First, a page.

The next day, at the conference, I talked to Julia. I remarked on Frank's kindness in offering the ride and on her struggle with taking the offer. She said, "It wasn't always that way. In our twenties, he wouldn't have offered, and I wouldn't have taken the offer. But we worked on this issue a lot during those days. I had to put my foot down on some issues, and we almost divorced. It was a difficult period, but it has paid off. We can't imagine not being each other's soul mates." During my time with them, I had observed that Frank's and Julia's hearts were knit together, that they were emotionally connected.

Though both couples had many years of marriage experience, each couple's love and relationship had taken very different turns. Harold and Sarah were unable to love deeply and relate to each other, because Harold controlled Sarah and Sarah allowed him to control her. They had what are called major boundary conflicts, in which one person crosses the lines of responsibility and respect with another. When one person is in control of another, love cannot grow deeply and fully, as there is no freedom.

Frank and Julia could have very likely ended up the same way. From what I could tell, they started off similarly in their early married years. Frank dominated, and Julia complied. However, she confronted the problem, she set limits and established consequences, and their marriage grew. Clearly, both couples were reaping the results of how they had conducted themselves in the earlier seasons of marriage. The first couple harvested a sad result; the other, a joyous one.

Your Life Begins Today

If you are reading this book, most likely marriage is important to you. You may be happy in your marriage and want it to keep growing. You may be struggling and dealing with major or minor problems. You may be single and want to prepare for marriage. You may be divorced and want to prevent the pain you went through if you remarry.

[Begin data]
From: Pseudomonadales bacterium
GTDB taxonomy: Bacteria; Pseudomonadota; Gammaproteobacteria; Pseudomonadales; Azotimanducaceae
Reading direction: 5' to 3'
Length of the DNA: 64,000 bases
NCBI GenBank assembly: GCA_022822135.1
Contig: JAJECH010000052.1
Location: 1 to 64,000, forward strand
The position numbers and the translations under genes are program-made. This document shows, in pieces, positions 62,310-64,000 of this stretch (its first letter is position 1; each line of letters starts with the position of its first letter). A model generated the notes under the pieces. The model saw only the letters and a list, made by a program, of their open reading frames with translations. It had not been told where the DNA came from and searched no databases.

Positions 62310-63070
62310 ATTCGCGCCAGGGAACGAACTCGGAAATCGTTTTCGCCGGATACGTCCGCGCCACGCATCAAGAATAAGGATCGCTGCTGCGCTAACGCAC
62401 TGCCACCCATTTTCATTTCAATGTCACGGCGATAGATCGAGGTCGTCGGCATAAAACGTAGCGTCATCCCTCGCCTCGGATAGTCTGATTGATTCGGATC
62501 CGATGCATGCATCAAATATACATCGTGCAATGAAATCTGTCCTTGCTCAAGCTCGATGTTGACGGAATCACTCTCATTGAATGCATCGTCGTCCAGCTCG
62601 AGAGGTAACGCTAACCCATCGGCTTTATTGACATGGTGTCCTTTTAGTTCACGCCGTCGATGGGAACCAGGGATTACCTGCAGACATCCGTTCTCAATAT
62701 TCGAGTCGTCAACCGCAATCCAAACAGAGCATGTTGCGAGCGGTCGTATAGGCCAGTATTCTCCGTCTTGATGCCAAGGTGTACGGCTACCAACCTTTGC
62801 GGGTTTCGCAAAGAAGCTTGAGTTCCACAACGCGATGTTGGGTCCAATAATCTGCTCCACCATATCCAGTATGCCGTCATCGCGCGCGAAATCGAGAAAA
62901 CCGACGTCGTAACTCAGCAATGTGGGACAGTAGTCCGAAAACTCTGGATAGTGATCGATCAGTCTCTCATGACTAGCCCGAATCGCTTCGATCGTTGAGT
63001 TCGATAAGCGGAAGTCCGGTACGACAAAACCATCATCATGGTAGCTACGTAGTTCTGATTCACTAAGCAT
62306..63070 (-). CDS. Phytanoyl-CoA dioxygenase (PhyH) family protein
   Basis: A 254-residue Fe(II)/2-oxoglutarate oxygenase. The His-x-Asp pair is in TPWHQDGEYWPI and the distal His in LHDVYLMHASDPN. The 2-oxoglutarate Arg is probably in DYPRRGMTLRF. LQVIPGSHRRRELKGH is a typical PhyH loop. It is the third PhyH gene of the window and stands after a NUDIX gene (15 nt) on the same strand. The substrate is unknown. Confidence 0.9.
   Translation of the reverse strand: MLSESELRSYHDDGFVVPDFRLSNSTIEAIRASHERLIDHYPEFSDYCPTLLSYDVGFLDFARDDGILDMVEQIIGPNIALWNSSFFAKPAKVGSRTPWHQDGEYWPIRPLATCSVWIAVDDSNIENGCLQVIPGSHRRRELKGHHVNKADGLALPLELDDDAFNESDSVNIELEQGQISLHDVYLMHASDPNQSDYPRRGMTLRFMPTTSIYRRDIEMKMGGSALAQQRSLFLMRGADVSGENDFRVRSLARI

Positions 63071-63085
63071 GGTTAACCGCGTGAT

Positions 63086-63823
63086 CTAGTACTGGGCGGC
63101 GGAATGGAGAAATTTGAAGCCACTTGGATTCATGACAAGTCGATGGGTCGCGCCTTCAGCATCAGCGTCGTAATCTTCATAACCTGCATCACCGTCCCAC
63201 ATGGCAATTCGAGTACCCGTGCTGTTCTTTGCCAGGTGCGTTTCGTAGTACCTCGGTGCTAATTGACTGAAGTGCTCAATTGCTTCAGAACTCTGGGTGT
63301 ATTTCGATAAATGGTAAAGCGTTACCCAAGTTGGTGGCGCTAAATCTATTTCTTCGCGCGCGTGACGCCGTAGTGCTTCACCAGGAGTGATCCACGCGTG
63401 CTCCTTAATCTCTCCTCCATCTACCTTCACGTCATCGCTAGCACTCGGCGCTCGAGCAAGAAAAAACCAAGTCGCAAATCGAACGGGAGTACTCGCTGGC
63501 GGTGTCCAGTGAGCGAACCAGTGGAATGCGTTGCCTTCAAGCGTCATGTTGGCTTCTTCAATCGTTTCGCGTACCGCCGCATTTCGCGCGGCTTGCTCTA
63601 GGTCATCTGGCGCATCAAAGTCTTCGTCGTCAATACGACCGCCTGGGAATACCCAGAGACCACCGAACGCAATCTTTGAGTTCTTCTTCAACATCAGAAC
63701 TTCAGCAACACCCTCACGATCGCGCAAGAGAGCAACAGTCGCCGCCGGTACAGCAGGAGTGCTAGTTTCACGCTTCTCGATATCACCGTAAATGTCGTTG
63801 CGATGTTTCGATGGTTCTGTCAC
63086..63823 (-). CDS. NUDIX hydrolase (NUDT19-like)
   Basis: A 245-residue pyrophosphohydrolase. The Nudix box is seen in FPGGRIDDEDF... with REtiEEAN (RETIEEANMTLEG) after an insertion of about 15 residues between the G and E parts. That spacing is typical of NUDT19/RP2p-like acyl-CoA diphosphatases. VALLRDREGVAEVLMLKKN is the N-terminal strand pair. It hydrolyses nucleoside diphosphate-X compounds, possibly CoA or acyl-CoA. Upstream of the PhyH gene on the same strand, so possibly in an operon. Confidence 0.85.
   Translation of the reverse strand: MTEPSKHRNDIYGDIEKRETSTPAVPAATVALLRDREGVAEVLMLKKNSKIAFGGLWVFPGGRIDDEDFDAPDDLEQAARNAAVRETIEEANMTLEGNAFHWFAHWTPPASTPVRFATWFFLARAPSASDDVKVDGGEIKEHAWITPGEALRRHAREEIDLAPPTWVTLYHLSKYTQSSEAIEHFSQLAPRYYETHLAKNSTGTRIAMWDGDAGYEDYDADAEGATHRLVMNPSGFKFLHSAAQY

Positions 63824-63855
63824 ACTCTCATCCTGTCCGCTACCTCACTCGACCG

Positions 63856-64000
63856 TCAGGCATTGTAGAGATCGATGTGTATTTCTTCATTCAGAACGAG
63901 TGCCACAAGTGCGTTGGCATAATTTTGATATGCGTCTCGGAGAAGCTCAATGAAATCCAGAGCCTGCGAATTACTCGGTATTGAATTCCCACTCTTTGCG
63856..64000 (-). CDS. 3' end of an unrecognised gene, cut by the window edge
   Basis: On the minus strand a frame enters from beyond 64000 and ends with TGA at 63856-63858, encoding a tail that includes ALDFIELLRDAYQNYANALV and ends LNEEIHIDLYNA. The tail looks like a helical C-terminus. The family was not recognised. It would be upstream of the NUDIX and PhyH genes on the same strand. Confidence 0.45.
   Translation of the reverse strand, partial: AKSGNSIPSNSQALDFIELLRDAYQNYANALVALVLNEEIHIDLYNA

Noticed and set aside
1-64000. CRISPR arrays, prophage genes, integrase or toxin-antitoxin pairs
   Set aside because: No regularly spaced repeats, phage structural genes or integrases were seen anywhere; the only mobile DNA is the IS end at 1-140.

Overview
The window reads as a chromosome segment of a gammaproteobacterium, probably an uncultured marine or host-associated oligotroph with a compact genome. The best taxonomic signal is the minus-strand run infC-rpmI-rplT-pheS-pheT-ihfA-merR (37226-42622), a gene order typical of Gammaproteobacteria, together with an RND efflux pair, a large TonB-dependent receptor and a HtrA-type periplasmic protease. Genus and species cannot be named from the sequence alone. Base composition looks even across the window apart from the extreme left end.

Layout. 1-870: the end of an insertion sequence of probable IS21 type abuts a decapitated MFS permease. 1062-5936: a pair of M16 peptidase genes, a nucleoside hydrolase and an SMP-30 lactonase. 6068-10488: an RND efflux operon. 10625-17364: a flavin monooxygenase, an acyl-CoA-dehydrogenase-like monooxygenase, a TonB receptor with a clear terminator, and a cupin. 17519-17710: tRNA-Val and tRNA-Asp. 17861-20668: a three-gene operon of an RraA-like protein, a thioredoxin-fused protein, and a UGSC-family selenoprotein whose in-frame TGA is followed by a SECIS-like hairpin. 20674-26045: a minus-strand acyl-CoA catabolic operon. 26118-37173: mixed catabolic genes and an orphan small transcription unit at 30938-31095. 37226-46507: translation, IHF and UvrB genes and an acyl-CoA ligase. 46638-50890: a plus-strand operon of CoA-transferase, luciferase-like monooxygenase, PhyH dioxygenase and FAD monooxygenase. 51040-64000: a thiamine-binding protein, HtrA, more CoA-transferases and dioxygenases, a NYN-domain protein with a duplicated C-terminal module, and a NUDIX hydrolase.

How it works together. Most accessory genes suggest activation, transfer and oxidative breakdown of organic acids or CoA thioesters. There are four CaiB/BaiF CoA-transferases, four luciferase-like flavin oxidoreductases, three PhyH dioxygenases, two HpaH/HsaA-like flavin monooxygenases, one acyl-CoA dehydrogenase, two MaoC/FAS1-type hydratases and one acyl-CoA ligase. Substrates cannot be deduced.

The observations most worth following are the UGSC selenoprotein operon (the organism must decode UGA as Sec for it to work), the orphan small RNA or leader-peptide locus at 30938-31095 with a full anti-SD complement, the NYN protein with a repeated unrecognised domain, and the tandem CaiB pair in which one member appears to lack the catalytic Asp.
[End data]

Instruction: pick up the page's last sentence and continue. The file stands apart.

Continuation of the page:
Most of us have no greater desire and prayer than a lifetime of love and commitment to one person with whom we can share life. Marriage is one of God's greatest gifts to humanity. It is the mystery of living as one flesh with another human being (Ephesians 5: 31 - 32).

Marriage is first and foremost about love. It is bound together by the care, need, companionship, and values of two people, which can overcome hurt, immaturity, and selfishness to form something better than what each person alone can produce. Love is at the heart of marriage, as it is at the heart of God himself (1 John 4: 16).

Yet, love is not enough. The marriage relationship needs other ingredients to grow and thrive. Those ingredients are freedom and responsibility. When two people are free to disagree, they are free to love. When they are not free, they live in fear, and love dies: "Perfect love drives out fear" (1 John 4: 18). And when two people together take responsibility to do what is best for the marriage, love can grow. When they do not, one takes on too much responsibility and resents it; the other does not take on enough and becomes self-centered or controlling. Freedom and responsibility problems in a marriage will cause love to struggle. Like a plant without good soil, the marriage relationship will struggle in an unfriendly environment.